Breathe. New paragraph. I'm getting a headache again, that's how much looking at this baby stressed me out. I was trying to figure out what sort of gravity was keeping him there, and when he'd start fidgeting and slither out, and if there were even any straps behind him at all - you can see that these people were having a long discussion about where their Old Navy card was and who had lost whose card and so on while I was thinking all these thoughts - and I would have really liked to say something but I didn't want to look like a superior sort of busybody who felt she was better than these people and somehow was accusing them of not loving him, especially when his grandma (I think) took him out and started kissing him just as I would have done. And I saw that there were straps in the seat but they were down too low for him, since he was a big baby and they hadn't been moved since the very first newborn slots, and I tried to make excuses for his mother, that maybe she was run off her feet with five other kids in the house and a full-time job and no husband and maybe she really didn't have a second to check the manual every time her baby grew another half inch and maybe standing here buying sweaters that she was saying she didn't really need was all the time she had and who was I to tell her to spend it looking out for her baby's safety. (I fully admit that Miss was badly secured in her carseat for at least a week after we got our new car, before I took it to a carseat safety event thingy where they told me not to use the Latch system after all, that she was much more secure if we went back to the old way of using the seatbelt, just while she's still rear-facing in the convertible seat: I merely mention this as a PSA in case it happens to you.)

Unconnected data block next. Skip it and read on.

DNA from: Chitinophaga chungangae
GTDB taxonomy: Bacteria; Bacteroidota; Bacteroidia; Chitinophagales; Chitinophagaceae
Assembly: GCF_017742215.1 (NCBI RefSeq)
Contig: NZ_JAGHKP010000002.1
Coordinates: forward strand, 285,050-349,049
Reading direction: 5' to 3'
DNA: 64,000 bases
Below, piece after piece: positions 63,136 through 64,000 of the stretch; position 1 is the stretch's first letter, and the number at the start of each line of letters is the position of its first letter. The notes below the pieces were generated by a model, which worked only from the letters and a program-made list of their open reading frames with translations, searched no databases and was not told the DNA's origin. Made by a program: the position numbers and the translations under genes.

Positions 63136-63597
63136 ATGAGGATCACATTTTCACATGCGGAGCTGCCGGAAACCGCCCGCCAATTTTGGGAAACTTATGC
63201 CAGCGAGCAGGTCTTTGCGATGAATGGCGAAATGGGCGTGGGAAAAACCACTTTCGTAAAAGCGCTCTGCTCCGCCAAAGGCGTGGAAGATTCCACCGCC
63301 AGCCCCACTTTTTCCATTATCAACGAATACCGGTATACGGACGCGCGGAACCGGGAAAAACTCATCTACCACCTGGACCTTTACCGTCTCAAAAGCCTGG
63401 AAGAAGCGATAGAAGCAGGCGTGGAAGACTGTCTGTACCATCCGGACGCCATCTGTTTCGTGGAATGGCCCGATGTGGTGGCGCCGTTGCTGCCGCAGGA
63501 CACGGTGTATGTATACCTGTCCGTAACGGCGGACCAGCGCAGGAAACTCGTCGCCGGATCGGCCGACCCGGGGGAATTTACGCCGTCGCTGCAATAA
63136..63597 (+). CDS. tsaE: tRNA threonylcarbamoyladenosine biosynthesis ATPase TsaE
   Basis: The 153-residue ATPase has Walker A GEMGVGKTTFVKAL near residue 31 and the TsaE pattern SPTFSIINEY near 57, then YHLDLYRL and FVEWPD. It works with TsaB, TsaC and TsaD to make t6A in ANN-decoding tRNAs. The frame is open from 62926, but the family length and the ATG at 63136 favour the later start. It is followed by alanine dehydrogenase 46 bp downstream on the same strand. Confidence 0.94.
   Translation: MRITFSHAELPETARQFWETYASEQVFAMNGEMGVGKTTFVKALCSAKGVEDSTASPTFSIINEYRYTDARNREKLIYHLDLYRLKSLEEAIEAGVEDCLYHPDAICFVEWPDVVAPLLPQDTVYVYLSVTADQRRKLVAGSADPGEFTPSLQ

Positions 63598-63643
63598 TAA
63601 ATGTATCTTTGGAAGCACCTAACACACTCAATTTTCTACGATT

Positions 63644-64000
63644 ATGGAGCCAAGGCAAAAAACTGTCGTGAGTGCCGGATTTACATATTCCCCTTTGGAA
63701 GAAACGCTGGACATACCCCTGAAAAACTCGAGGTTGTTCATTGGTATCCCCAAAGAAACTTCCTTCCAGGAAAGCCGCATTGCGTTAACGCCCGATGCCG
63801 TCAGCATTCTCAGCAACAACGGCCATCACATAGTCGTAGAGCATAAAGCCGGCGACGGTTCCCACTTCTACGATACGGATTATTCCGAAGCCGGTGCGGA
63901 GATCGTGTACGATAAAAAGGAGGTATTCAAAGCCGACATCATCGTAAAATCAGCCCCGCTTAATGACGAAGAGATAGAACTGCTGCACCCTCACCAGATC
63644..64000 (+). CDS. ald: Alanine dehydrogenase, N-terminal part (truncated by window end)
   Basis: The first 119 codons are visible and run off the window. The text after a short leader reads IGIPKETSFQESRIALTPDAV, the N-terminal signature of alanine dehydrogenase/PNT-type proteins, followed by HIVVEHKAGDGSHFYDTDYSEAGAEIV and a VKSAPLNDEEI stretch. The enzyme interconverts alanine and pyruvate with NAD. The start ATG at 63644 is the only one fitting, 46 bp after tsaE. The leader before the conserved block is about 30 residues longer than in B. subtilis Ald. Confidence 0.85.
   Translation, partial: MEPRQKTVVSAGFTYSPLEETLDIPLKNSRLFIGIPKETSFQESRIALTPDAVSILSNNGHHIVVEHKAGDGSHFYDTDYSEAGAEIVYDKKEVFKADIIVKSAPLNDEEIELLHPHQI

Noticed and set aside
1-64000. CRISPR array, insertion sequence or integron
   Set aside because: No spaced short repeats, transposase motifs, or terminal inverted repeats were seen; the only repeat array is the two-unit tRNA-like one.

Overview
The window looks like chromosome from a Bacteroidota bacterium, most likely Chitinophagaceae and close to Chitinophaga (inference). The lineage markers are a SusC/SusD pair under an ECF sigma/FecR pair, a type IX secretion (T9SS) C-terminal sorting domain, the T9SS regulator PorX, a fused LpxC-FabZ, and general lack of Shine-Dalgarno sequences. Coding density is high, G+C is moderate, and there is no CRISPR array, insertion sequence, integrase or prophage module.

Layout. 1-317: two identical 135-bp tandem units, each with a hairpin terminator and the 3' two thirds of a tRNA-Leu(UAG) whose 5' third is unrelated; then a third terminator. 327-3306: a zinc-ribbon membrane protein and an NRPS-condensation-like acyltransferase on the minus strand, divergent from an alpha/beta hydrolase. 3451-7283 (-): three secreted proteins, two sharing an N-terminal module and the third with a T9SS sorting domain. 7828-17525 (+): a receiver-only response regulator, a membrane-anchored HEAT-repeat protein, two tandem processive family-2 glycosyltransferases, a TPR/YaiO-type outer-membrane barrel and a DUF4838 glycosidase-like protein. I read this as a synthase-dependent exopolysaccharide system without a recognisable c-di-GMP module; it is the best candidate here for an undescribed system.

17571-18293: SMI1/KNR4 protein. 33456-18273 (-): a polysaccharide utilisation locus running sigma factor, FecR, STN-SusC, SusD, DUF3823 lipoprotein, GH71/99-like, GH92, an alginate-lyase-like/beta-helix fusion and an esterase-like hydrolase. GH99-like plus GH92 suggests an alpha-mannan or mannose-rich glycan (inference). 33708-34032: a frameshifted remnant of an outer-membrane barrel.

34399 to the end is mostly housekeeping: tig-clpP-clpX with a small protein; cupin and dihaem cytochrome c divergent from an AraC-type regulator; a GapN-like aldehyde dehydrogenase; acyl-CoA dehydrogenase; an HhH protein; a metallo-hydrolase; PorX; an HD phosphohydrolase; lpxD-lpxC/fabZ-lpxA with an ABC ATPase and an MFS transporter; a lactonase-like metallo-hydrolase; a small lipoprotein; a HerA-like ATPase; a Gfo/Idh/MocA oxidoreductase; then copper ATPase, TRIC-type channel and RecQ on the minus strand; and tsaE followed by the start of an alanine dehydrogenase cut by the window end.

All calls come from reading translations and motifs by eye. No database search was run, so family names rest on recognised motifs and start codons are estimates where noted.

But they I noticed that both women had inch-long nails with swirly designs painted on them. And I got a bit annoyed and thought, You could at least have maybe skipped the salon for one week and checked out the car seat manual to keep your baby safe. And they finally finished up and put him back in the carseat and proceeded NOT to strap him in, and THEN the mother said to him, crossly, "Sit back. Sit back. You gotta sit back," as if this scrap of a thing had any clue what that meant, and as if that would keep him safe. Does she tell him to sit back in the car as they hurtle down the beltway at 60mph? Or did she actually use the straps when she put him into the car?
I don't know. Steam was coming out of my ears as they left the shop and I bought my shorts with a very bad grace, wondering still if I should have said soemthing. Did I keep quiet becasue they were two large African American ladies who would have thought this skinny white girl with the baby whose head was clearly lolling unsupported on her back thought she was better than they were? Would it have been racist? Sizeist? Classist? Might it have helped the baby? I think I said nothing mostly because I'm non-confrontational, and also because I doubted it would do any good except to get their backs up. Maybe they got the seat second-hand and don't have the manual. Maybe the manual got lost, or burned up in a fire, or eaten by wild animals. Maybe they have no access to a computer and no time to look it up, and don't know anyone to ask, or maybe they just don't care. I know that it's not nearly as easy to get your carseat checked out at a police station or fire station as it's always made out to be - last time I called our local police station they said "We no longer offer that service," and when I asked where else I could go locally they had no idea.
So should I have said something? Would you?